What are the future directions of treatment of coarctation of the aorta (CoA)?

Updated: Nov 20, 2018
  • Author: Syamasundar Rao Patnana, MD; Chief Editor: Stuart Berger, MD  more...
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Answer

Causes of recoarctation following balloon angioplasty have been extensively investigated, [82, 148, 149] and factors predictive of recoarctation have been identified and include young age and severely narrowed isthmus and coarcted segment. More recently, studies of biophysical characteristics of the coarcted segment revealed less recoil in the subset of recoarctation patients, implying that the elastic properties of the aortic wall are not preserved. [150] This may be related to cystic medial necrosis [151, 152] or to extension of the ductal tissue into the aortic wall. [152, 153, 154]

However, the true cellular pathophysiologic mechanisms responsible for recoarctation have not been identified. Once they are identified, appropriate treatment algorithms to prevent recoarctation could be developed to address the pathophysiology. Until such time, keeping coarcted segments open with stents is an attractive option. Unfortunately, the stents, which are metallic, do not grow with the child and cannot be used routinely in neonates and infants.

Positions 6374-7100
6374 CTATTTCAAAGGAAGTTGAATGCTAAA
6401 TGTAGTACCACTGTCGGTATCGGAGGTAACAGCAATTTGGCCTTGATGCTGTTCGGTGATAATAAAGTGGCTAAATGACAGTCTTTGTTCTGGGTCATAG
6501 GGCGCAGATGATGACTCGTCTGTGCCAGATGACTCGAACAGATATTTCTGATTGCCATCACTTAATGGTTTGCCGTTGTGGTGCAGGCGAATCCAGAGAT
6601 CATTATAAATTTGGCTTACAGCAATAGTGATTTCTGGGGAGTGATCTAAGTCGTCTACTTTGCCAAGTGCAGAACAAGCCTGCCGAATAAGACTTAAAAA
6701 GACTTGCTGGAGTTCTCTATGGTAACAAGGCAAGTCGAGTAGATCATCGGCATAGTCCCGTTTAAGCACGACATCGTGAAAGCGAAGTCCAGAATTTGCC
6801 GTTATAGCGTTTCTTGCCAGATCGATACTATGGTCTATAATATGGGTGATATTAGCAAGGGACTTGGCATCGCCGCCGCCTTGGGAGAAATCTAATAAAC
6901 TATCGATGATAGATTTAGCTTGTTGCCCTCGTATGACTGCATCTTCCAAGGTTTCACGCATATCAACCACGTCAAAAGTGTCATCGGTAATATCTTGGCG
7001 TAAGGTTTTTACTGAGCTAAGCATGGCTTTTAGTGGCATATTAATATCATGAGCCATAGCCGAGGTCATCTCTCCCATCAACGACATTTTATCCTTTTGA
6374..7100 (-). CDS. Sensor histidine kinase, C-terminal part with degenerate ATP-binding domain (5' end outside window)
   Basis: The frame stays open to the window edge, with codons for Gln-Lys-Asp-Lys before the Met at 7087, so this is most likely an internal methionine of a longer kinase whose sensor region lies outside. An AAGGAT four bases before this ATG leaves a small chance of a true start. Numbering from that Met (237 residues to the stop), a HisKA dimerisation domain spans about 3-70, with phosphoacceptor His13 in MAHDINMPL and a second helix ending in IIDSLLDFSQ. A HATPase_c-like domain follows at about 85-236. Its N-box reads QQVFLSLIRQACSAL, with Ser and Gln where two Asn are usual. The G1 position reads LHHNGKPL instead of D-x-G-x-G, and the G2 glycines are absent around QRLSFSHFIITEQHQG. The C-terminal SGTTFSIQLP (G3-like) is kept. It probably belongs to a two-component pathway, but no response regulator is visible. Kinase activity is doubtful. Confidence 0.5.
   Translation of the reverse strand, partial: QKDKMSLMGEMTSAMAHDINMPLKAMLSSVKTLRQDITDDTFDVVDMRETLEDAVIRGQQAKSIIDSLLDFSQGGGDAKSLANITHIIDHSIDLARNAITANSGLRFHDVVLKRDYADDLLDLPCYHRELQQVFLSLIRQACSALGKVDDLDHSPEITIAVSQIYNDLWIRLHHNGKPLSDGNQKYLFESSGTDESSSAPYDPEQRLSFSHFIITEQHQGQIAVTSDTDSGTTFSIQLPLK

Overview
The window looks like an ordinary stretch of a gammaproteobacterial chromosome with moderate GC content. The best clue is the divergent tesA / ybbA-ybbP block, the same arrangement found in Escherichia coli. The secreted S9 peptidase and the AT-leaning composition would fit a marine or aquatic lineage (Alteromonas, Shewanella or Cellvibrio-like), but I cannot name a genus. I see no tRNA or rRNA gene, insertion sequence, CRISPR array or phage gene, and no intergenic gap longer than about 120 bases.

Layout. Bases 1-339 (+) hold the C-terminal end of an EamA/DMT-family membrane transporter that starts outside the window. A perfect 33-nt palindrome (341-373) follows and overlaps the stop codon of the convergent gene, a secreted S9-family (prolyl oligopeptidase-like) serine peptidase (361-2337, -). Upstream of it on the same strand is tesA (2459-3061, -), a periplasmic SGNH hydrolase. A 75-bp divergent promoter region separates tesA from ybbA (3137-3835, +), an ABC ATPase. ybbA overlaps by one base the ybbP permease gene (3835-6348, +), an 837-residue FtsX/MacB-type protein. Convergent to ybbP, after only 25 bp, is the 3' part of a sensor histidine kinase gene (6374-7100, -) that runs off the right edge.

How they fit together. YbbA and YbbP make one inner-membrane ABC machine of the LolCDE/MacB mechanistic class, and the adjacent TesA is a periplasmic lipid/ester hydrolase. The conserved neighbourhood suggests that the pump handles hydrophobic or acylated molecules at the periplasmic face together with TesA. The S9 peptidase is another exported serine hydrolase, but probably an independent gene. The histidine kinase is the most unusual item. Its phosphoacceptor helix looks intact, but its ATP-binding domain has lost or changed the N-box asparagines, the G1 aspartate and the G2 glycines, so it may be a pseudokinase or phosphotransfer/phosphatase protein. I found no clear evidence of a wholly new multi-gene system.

Biodegradable stents [155, 156] may offer a solution; these stents keep the coarcted aortic segment open for a 3-month to 6-month period, after which the stents dissolve. By then, the ratio of the normal aortic tissue to abnormal tissue may be in favor of the infant, thus preventing recurrence of significant narrowing. However, this hypothesis should be tested in appropriate animal models and stent delivery systems miniaturized so that they can be used in neonates and young infants. Similarly growth stents [157] may allow re-dilatation at a later date.


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